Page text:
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State Drops Midterms, Finals to Prepare for Common Core Testing

State Drops Midterms, Finals to Prepare for Common Core Testing

High schools across the nation are dropping midterm and final exams to prepare their students for the Common Core-alligned PARCC testing.

A number of schools in New Jersey, including Principal Dirk Phillips of Glen Ridge High School, “sent home a letter to parents explaining the shift and told the Board of Education that the school feared that it would not have enough time to properly prepare students for the PARCC Common Core test,” said an article on WashingtonPost.com.

“The state testing replaced some older state testing,” said Board of Education member Elizabeth Ginsburg in an article on ABC7.com. “It is a little more time consuming, but we don’t focus exclusively on testing here. Because it’s only one small piece of education. So getting back these educational days puts things in their proper perspective and puts the emphasis back in the classroom rather than pressuring teachers and administrators.”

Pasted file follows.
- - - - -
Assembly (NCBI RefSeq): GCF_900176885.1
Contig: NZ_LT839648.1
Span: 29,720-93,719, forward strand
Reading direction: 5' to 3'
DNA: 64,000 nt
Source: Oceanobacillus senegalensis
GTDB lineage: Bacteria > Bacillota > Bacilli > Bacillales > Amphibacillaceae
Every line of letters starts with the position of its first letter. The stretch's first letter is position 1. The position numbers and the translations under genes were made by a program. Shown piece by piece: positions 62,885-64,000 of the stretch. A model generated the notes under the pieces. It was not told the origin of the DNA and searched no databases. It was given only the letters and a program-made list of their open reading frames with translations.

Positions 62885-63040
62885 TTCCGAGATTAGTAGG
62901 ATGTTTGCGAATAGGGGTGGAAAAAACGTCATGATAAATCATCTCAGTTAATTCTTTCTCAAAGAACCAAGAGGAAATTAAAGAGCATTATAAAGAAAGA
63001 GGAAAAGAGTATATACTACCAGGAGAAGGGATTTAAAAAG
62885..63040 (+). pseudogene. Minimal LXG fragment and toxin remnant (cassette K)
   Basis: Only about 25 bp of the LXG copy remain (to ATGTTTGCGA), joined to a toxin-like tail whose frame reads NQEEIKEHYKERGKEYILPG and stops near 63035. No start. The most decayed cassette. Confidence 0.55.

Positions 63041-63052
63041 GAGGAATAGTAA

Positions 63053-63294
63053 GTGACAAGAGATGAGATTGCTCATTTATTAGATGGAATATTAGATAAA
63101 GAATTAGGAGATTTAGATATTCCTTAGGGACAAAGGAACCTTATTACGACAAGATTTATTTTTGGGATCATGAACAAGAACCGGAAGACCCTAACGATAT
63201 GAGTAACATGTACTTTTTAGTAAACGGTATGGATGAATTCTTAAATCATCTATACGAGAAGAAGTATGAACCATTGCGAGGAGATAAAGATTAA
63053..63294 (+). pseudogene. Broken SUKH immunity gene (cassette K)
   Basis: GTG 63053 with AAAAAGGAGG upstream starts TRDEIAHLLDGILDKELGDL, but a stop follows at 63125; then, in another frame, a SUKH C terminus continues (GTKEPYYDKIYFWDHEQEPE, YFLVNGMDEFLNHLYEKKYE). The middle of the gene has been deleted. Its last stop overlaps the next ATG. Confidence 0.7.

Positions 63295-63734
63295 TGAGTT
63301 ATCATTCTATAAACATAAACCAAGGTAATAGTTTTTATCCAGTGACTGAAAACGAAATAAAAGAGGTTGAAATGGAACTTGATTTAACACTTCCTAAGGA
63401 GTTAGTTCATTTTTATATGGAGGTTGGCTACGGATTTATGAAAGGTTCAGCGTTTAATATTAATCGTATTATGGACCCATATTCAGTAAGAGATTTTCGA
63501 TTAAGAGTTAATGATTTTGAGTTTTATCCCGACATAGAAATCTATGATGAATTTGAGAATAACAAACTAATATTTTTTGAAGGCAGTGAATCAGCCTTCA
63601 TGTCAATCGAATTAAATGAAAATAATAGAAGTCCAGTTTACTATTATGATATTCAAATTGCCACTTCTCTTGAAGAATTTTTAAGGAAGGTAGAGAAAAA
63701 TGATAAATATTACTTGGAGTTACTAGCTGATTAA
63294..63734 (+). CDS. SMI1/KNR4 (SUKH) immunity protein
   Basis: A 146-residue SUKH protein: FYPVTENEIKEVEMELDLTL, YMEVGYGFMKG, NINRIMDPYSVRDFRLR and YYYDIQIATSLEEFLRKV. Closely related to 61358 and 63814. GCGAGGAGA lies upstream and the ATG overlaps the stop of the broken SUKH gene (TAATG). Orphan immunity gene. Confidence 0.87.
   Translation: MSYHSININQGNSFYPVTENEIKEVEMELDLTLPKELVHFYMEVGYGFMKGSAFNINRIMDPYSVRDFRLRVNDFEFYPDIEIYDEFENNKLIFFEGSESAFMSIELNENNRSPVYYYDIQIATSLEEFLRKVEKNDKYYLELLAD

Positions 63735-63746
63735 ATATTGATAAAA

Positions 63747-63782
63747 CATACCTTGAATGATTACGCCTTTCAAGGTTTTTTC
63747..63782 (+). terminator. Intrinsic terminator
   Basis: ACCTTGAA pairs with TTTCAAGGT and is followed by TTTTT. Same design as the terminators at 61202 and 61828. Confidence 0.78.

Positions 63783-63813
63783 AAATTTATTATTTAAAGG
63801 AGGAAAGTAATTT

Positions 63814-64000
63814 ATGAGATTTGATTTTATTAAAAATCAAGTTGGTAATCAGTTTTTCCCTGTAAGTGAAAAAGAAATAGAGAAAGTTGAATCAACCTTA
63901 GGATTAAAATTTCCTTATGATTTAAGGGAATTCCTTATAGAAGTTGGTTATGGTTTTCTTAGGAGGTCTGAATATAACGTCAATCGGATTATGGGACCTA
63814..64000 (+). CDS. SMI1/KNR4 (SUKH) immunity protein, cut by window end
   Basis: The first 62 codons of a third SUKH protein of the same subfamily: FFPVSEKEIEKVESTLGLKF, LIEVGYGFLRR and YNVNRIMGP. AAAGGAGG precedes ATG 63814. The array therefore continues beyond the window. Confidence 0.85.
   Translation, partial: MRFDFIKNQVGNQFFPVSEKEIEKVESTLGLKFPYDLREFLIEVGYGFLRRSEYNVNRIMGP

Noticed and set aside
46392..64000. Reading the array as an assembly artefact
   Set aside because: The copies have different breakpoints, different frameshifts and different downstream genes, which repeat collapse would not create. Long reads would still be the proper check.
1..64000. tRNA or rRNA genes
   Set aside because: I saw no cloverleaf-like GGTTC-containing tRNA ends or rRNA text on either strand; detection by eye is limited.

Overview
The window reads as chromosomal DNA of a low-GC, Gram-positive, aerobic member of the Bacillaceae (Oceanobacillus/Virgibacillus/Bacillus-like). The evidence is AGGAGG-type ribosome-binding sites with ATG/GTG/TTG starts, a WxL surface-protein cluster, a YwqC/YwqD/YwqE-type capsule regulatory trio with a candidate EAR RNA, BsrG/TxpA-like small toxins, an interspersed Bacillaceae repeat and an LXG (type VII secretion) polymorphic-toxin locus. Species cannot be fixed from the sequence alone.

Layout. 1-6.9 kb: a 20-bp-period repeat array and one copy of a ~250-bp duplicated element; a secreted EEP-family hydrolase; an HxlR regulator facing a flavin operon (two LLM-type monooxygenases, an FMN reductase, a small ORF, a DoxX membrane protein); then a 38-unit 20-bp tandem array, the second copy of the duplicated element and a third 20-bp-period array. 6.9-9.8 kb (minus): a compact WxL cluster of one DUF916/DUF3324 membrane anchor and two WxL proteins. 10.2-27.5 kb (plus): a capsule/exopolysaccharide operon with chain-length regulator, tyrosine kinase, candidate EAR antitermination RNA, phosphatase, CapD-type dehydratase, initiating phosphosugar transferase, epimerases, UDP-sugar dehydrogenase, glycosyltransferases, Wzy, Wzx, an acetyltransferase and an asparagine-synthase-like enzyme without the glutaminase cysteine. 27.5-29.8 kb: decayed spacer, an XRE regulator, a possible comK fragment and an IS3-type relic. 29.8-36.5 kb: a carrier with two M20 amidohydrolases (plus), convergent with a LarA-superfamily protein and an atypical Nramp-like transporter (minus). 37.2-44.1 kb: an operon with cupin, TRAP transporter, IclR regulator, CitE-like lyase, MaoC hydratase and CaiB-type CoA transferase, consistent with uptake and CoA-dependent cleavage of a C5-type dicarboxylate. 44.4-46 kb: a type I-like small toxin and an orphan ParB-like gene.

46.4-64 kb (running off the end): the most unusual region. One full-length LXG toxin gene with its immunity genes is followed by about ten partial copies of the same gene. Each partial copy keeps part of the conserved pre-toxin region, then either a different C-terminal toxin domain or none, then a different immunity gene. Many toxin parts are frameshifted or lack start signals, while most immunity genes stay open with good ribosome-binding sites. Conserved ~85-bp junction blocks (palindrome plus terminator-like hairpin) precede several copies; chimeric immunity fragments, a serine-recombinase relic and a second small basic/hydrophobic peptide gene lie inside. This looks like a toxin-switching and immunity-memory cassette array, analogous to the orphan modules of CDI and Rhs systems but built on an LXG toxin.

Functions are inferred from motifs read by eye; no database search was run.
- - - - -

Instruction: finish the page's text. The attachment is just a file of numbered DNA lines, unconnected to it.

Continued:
Students, ABC7 said, “expressed a collective sigh of relief when word went out.”

“The reason for the move is the growth in the number of required tests eating into classroom instruction time, a complaint that has been echoed in school districts over the past several years.”

Phillips said it “took up to two weeks in total for teachers to review and then give students midterms and finals, and adding more review and test-taking time was a bad idea,” said the WashingtonPost.

“It’s a big change from what’s been done before, and I’ve just got questions about it,” said Anthony Bonnett in an article on NorthJersey.com.

“We don’t have a choice – that’s just the way it is,” said Board Member Michael de Leeuw.

The WashingtonPost also highlighted that Verona High School “decided to do the same thing.”

“Every time you add a test, it takes away teaching time,” said Charlie Miller, director of the curriculum in an article on myveronanj.com.

The new policy, the article said, “involves putting more weight on unit tests and including more sophisticated questions.”

Read the full story and comment below. 

Article by Kassondra Granata, Education World Contributor

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